Options Paper Holds Promise for Pallet Disputes in Australia

John Stuart, owner of Pallet Loss Prevention sends word via LinkedIn that the Australian Federal Government has put out an Options Paper for the resolution of small business (business to business) disputes, including pallet disputes. They have asked for submissions by the 30th June 2011. John and Phil Lovel AM of the Victoria Transport Association earlier had met with the previous Minister for Small Business, Dr Craig Emerson, to discuss the resolution of pallet disputes.

John, who has campaigned long and hard to improve the equity in Australian pallet transactions, plans to meet with Emerson’s replacement, Nick Sherry, and it could be that the Options paper he has put forward could play a role in the resolution of pallet disputes. The paper covers such things as Codes of Conduct, Ombudsman and the Office of the Small Business Commissioner. All of these are relevant to pallet disputes.

John’s intention is to make a submission on behalf of pallet users but he also encourage anyone to comment directly or to contribute to his submission.

See the Ministry’s press release below:


Small Business Minister, Senator Nick Sherry, has released an options paper designed to generate comment on ways to help small businesses resolve disputes.

The paper follows a survey last year by the Department of Innovation, Industry, Science and Research (DIISR), which showed around 20 per cent of small businesses surveyed experienced a dispute with another business in the previous five years.

“My aim is to bring about a national business to business disputes resolution process that is accessible, prompt and as low cost as possible for small businesses,” Senator Sherry said.

“This paper seeks to identify where there may be gaps in Australia’s current disputes resolution landscape and how best to form an integrated national service.

“The four options in this paper have been developed to complement and, where necessary, supplement the existing system of public, private and industry-based dispute resolution mechanisms. I look forward to feedback from interested parties.”

The following are the four options for consideration:

1. National Information and Referral Service

This would provide a telephone hotline and website directing small businesses to available dispute resolution services and assistance. Callers would be guided through dispute resolution options and then referred to appropriate services in their state or territory.

2. National Dispute Resolution Service

This service would provide information and referrals similar to option one, but also offer mediation where no appropriate low cost dispute resolution service exists.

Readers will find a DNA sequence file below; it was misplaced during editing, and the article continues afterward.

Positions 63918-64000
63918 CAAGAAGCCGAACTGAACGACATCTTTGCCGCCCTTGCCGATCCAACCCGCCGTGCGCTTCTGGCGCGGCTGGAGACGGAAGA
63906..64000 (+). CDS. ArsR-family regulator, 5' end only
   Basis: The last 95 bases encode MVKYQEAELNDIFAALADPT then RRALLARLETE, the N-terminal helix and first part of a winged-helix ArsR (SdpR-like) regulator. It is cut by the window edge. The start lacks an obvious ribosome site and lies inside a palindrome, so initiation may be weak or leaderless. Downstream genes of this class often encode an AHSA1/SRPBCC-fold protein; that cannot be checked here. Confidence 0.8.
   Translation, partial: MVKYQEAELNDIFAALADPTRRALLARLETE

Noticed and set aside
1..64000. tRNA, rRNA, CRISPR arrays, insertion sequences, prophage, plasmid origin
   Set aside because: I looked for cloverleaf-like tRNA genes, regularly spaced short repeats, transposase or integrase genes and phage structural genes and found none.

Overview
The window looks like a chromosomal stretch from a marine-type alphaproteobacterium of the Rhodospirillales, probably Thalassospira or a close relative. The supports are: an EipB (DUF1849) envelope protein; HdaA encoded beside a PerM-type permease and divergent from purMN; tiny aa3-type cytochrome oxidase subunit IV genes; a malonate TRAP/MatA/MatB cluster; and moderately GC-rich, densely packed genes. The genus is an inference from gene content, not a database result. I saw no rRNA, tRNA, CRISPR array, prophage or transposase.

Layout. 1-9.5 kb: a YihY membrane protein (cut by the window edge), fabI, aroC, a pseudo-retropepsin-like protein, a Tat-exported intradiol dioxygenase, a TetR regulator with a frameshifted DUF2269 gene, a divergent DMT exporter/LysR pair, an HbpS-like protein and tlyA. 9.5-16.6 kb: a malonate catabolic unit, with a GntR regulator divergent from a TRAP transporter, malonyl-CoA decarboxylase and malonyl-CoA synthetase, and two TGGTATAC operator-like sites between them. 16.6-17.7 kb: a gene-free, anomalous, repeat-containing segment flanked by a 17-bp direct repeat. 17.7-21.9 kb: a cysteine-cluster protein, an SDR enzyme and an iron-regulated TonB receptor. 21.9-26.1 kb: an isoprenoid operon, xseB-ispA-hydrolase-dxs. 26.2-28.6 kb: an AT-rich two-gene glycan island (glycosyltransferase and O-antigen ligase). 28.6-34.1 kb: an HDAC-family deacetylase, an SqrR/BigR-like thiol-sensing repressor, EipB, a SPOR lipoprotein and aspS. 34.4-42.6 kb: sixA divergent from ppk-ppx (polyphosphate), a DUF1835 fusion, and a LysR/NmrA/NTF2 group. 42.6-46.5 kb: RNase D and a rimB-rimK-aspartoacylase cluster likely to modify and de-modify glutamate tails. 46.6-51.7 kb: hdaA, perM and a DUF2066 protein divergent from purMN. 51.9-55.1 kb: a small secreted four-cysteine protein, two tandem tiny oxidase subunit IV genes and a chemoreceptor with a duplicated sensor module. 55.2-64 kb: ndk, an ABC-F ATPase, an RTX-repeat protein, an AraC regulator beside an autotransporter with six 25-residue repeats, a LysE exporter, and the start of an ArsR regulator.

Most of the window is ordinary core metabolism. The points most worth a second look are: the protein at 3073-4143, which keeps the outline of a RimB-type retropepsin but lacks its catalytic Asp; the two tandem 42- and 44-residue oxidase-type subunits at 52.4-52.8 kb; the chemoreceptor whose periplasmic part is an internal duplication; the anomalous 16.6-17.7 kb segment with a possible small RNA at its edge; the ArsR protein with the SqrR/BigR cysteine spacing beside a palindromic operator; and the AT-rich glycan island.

3. National Small Business Tribunal

A tribunal would specifically deal with small business disputes. It would have the role of investigation and conciliation, backed by Commonwealth legislation. The tribunal would be both a national network and a one-stop shop for small businesses in dispute. It could be based in a capital city and potentially use existing federal court infrastructure.

4. Small Business Advocate

The Small Business Advocate would offer independent representation of small business interests and concerns within the Australian Government.

The DIISR survey on business disputes also showed most business owners were unaware of the range of dispute resolution services available to them. Of those who did know, many declined to pursue the options open to them because of the fear of cost or time lost.

“This dispute resolution initiative builds on the range of important small business assistance measures announced in the Budget,” Senator Sherry said.

“The paper also looks to build on services already offered by the Government’s Small Business Support Line and the recently introduced business.gov.au’s Advisor Finder.

“This options paper identifies existing services offered across the public sector, both nationally and at state and territory levels, and explores affordable and accessible dispute resolution options available to small businesses.

“I would judge the new system a success if it is able to keep those disputes which can be dealt with by low-cost and speedy services – out of the courts.

“With the economy recovering from economic downturn, maintaining cash-flow can be critical for small business survival.

“Protracted dispute resolution may have serious consequences to cash flow and distract owners from day-to-day business.

“Hopefully, as small businesses become more aware and use the wide range of advisory services available at a federal, state and territory level, there’ll be fewer causes of disputes,” Senator Sherry said.

The options paper and information on how to submit comments is available at: www.innovation.gov.au/disputes.

Forward comments on the paper to smallbusiness@innovation.gov.au by 30 June 2011.

Speak Your Mind


This site uses Akismet to reduce spam. Learn how your comment data is processed.